Former president Donald Trump has made the large numbers of migrants showing up at the U.S. border with Mexico a key campaign issue, recently saying the migrants are “poisoning” the blood of the country, which civil rights groups have compared to the writings of Adolf Hitler.
Everyone Will Be Unhappy
Some liberals have bashed Democrats and the White House for considering policies they say are more in line with Trump’s.
“What Donald Trump did and said was despicable,” Schumer said when asked about the comments on Tuesday. “But we do have a problem at the border … and Democrats know we have to help solve that problem, but in keeping with our principles.”
Republican voters, meanwhile, oppose further aid to Ukraine, according to polls, and many Republican lawmakers, especially in the House, have said they don’t want to send further aid to that nation.
“That’s what this sort of deal is all about,” Durbin said. “You got to have unhappy people on both sides of the table.”
Surprise Champion for Money to Ukraine
House Speaker Mike Johnson (R-La.) is the person to watch. Previously he vowed no aid to Ukraine.
But on December 2, the Journal noted Mike Johnson Becomes Surprise Champion of More Ukraine Aid
—Less than one month before Mike Johnson’s sudden ascent to the speakership, the Louisiana Republican, then a little-known member, joined with most GOP lawmakers to vote against $300 million in U.S. security assistance for Ukraine.
Now, as speaker, Johnson has surprised many on Capitol Hill by publicly and repeatedly calling Ukraine aid a critical priority for the House.
“We can’t allow Vladimir Putin to march through Europe and we understand the necessity of assisting there,” Johnson said this week at a media event in Florida. He expressed “a sense of urgency” and said he was confident that he would get Ukraine aid passed, while stressing that Democrats would need to agree to border policy changes demanded by Republicans.
The effort to secure funding for Kyiv is part of a complicated set of negotiations that will again test Johnson’s leadership, a few weeks after he pushed through a short-term spending bill, with Democratic help, that puts off a government shutdown until early next year.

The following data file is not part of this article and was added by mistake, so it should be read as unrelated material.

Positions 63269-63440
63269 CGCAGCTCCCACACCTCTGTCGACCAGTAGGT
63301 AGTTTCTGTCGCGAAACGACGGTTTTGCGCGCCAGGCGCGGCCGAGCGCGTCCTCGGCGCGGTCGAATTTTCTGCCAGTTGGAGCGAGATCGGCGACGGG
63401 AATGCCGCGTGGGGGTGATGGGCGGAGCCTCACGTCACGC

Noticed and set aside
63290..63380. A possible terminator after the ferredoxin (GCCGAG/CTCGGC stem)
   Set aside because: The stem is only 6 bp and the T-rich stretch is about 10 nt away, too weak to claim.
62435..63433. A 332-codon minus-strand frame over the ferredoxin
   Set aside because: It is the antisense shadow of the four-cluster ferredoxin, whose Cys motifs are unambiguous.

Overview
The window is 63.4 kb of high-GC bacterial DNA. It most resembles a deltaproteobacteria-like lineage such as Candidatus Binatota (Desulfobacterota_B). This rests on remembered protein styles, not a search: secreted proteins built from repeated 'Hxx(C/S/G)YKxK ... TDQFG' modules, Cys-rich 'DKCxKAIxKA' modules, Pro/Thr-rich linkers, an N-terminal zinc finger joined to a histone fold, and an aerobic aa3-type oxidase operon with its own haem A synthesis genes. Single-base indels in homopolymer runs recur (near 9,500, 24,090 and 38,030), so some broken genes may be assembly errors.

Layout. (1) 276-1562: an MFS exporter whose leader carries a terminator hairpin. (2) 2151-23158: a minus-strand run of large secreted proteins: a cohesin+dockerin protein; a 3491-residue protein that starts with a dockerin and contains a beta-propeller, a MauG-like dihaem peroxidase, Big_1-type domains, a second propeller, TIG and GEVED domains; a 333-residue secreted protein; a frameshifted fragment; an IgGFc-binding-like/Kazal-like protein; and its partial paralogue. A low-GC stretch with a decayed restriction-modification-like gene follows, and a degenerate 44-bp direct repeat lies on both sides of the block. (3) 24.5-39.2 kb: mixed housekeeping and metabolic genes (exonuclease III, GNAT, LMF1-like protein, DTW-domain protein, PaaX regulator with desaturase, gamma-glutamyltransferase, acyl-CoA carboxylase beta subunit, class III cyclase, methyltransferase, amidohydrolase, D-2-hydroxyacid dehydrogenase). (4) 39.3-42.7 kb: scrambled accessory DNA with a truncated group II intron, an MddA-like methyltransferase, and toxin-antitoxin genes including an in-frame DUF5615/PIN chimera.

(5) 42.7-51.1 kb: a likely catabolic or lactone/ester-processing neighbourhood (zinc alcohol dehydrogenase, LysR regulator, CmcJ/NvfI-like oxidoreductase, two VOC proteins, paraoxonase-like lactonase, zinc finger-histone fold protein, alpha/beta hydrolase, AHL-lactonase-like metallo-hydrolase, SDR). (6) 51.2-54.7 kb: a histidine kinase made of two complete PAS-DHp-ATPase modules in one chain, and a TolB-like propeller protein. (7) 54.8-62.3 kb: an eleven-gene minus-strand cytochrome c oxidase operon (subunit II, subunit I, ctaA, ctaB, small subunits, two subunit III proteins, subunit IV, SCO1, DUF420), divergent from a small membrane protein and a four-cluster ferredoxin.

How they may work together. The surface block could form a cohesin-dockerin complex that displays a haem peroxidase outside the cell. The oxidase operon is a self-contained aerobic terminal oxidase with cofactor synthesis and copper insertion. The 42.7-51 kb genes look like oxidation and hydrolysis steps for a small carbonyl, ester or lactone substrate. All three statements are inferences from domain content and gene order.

A surprise champion for more money, gee who coudda thunk?
I commented on that “surprise” in advance.
Please recall my November 11 article No Surprise, House Speaker Johnson Proposes Same Plan as McCarthy
There are likely big surprises elsewhere, but there is no surprise in this corner regarding Johnson’s plans to keep the government running.
“It’s…100% clean. And I 100% oppose,” said Rep. Chip Roy (R., Texas) on social media.
Many people told me Johnson would be different. Will they pretend Johnson is different or will they act surprised?
Even though the WSJ was surprised, votes for more money are never a surprise in this corner. It’s a matter of principle.
More Money for This and That
The most likely result will be more money for this in return for more money for that.
It’s possible though, this blows up due to Democrats not wanting to fund border controls. Other Democrats will not want to fund Israel.
If Democrats are united, Johnson would need support of all but three Republicans when he was once against aid to Ukraine. Democrats are unlikely to be united but so are Republicans.
Johnson won’t commit because he hopes the problem goes away. It won’t. But there is no deal to commit to anyway.
There are many Republicans who do not want any aid for Ukraine and others who no matter what concessions the Senate grants on the border, will not be enough.